InSight

Mastering Risk Management: Emergency Funds and Financial Planning – A Comprehensive Guide

Financial Planning Dentist

Risk management goes beyond protecting yourself from unforeseen events; it also involves securing your financial stability. In this blog post, we will delve into the importance of having a well-funded emergency fund separate from your spending money, the value of having a financial plan, automating your savings, and creating deliberate tax-specific buckets for investing. By mastering risk management in these areas, you can enhance your financial security and navigate uncertainties with confidence.

Building a Robust Emergency Fund:

Understand the Importance: An emergency fund acts as a safety net, providing financial stability during unexpected events such as job loss, medical emergencies, or major repairs. It ensures that you have funds readily available without compromising your day-to-day expenses or long-term investments.

Set a Target Amount: Aim to save three to six months’ worth of living expenses in your emergency fund. This amount can vary based on factors like job security, income stability, and personal circumstances.

Keep it Separate: Maintain a separate account for your emergency fund to avoid commingling it with your spending money. This separation helps prevent the temptation to dip into the funds for non-emergency purposes.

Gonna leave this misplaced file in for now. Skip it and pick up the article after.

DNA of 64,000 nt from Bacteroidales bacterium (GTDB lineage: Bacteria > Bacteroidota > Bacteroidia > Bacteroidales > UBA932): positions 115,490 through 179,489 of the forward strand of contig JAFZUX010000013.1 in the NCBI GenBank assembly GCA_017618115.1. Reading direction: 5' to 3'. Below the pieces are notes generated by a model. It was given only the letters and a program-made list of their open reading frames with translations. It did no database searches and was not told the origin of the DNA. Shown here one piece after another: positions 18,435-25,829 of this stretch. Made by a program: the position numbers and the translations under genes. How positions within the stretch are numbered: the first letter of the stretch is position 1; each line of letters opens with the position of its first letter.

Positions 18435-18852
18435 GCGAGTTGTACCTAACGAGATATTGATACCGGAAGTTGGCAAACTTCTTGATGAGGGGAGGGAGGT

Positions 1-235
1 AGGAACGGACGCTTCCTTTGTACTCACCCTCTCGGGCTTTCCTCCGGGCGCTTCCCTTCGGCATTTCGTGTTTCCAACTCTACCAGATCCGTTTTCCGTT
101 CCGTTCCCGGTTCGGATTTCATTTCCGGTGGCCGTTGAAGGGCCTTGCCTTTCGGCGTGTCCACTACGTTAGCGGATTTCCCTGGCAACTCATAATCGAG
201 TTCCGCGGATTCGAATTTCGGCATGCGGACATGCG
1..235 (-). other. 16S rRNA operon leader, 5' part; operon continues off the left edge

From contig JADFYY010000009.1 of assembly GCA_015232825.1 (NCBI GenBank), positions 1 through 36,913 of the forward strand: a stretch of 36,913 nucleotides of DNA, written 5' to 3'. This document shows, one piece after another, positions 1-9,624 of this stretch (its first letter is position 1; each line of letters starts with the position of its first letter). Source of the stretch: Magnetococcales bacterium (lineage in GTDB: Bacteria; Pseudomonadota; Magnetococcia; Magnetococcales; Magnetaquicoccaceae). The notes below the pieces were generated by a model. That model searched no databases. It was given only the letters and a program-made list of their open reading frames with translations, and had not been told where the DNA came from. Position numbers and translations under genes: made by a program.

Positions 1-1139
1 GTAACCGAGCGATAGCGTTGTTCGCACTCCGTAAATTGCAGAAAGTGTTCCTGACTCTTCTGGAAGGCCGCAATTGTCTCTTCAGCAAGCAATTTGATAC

Creating a Financial Plan:

Establish Clear Goals: Determine your short-term and long-term financial objectives, such as saving for retirement, buying a home, or funding your child’s education. Establishing clear goals will guide your financial planning efforts and provide a roadmap for managing risks.

Assess Risk Tolerance: Understand your risk tolerance and align your investment strategies accordingly. Consider your age, financial obligations, income stability, and personal preferences when determining the level of risk you are comfortable with.

Seek Professional Advice: Consider consulting with a financial planner or advisor to create a comprehensive financial plan tailored to your specific needs. They can provide insights, analyze your financial situation, and offer guidance on risk management and investment strategies.

Automating Your Savings:

Pay Yourself First: Automate your savings by setting up recurring transfers from your income to your savings or investment accounts. By prioritizing savings, you build a disciplined approach to risk management and ensure a consistent contribution to your financial goals.